Edward Thomas (1878–1917): Killed on Easter Sunday, 1917, during the Battle of Arras, the thirty-nine-year-old Thomas was older than most of the other World War I poets, and he had already established his literary career before the war. He was strongly influenced by the American poet Robert Frost (1874–1963). "Rain," one of Thomas's most important "war" poems, written in 1916, includes these lines: "Rain, midnight rain, and nothing but wild rain /On this bleak hut, and solitude, and me /Remembering again that I shall die…" His wife, Helen Thomas, also was a noted poet.
Although he lived only 25 years, the British poet Wilfred Owen (1893-1918) became one of the most well known of the War Poets, a school of English lyricists who wrote of their experiences and impressions during World War I. Four months at war was all that he needed to grasp his subject, which was not the heroism of war, but the pity of it.
Born in Oswestry, England, on March 18, 1893, Owen was the eldest of four children raised by parents of modest means. His father held a job with the railway. His mother was strict in her religious beliefs yet generous in her affections for her children. In their evangelical Anglican household, Owen and his siblings were well versed in biblical themes and teachings. Although by his twentieth year Owen would renounce his evangelist faith, Christian imagery remained strong in his imagination and often registered prominently in his poetry.
Owen's family moved to Birkenhead in 1897, and from 1900 to 1907 he attended the Birkenhead Institute. A subsequent move to Shrewsbury prompted his transfer to the Shrewsbury Technical School at the age of 14. By this time, Owen had already felt the pull toward poetry, and his mother warmly encouraged these ambitions. Desiring a higher education, he studied botany at University College, Reading, before matriculating at the University of London. A shortage of money for tuition fees eventually forced Owen to withdraw, however, and in 1911 he sought work at a vicarage in Dunsden, a town near Reading. There he lived for 18 months as a pupil and lay assistant to Reverend Herbert Wigan. At the parish he worked with the sick and the elderly, the illiterate and the destitute, developing a compassion that would inform his later work as both a soldier and a poet. While he was sensitive to the hardships of the parishioners, Owen struggled with his own belief in the redemptive power of Christianity.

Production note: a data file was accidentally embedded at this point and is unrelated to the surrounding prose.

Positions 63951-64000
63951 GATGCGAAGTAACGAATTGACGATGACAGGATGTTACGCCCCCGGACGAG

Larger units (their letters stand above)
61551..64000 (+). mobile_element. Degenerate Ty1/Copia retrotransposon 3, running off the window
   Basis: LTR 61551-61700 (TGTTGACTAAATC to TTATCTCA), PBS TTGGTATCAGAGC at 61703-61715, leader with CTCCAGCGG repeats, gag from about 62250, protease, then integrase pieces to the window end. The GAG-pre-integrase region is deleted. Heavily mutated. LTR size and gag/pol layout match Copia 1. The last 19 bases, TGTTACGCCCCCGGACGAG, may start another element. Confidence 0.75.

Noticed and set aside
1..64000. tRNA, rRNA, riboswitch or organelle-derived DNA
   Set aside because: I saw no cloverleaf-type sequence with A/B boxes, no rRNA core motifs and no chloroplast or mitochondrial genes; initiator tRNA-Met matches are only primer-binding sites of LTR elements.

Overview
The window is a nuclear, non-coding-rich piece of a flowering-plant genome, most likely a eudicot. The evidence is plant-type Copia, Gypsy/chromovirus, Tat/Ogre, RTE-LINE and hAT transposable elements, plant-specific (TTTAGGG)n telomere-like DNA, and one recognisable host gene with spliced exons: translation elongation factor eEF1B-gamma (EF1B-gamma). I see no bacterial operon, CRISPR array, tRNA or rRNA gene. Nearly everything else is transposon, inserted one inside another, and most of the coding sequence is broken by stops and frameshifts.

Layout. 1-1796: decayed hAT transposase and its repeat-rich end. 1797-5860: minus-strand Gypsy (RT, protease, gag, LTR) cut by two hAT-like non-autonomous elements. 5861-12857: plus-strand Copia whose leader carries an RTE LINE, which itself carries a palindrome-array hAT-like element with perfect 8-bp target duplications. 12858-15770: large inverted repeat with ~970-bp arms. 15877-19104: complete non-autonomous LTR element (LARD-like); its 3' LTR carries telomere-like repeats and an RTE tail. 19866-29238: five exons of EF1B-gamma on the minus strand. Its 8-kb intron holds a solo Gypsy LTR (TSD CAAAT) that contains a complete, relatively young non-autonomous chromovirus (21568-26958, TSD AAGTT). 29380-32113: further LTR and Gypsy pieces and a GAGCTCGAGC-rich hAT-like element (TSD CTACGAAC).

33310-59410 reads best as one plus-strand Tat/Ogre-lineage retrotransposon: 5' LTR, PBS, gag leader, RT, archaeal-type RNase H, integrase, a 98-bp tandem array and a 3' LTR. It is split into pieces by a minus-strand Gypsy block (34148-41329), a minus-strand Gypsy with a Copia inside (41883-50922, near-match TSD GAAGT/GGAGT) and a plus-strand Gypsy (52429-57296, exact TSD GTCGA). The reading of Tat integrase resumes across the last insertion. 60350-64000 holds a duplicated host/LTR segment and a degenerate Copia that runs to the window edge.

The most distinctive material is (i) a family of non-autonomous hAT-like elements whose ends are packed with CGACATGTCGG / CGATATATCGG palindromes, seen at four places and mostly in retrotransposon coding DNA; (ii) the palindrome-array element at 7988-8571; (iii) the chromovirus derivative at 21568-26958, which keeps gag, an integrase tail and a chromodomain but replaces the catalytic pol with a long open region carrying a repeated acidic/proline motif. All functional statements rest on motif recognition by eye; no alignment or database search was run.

During a bout with depression, Owen suffered a physical and emotional collapse that put an end to his stay at Dunsden. In February 1913 he recuperated at home in Shrewsbury, where he remained for six months. By September he had taken a position teaching English at the Berlitz School in Bordeaux, France. After a year of working at the school, Owen stayed on in France to serve as a tutor for young boys. In the summer of 1914, he worked for a family at Bagneres de Bigorre in the Pyrenees, where he met the French poet Laurent Tailhade. By December, he had returned to Bordeaux to tutor for an expatriate British family. During his time abroad he had gone home only to visit, but talk of war eventually drew him back to England. It was with plans to enlist in his country's armed forces that Owen took leave of France in the late summer of 1915.
Joined the War
By autumn, Owen had begun his training with the 3/ 28th London Regiment, later known as the 2nd Artists Rifles Officers Training Corps. After serving in this capacity for eight months, he was commissioned into the 2nd Battalion Manchester Regiment at Milford Camp, near Witley. There he demonstrated resourcefulness and ingenuity: With a fellow officer, he designed an improvement to the gas mask. More than a year later, in October 1917, he would write the poem "Dulce et Decorum Est," in which an episode with lethal gas sends soldiers into "[a]n ecstasy of fumbling,/ Fitting the clumsy helmets just in time." Although the poem describes the senseless horrors of war, its title ironically evokes a Latin quotation from Horace: "Dulce et decorum est pro patria mori," or "Sweet and decorous it is to die for one's country."
Months would pass before Owen began to acquire the intimate knowledge of war that he would bring to his poetry. In total, he completed 14 months of training, including a musketry course that he took at Mychett Camp in Farnborough in July 1916. Classified as 1st-Class Shot at the end of the course, he rejoined the Manchesters at Witley Camp later in the summer. It was not until January 1917 that his regiment was drafted to the Infantry Base Depot at Etaples, France. Within days, they joined the front line at Serre, where Owen was put in charge of "A" company. Though Owen did not remain on the front line, he and his men embarked on a risky mission to occupy a former German bunker in No Man's Land. An incident there, in which a sentry that he had posted was blinded during a bombardment, later became the subject of his poem "The Sentry." He and his men endured the extreme cold of those winter days; many suffered from frostbite and one soldier froze to death before he could be evacuated to safety. Owen was beginning to amass the difficult experiences that he would write about so compellingly.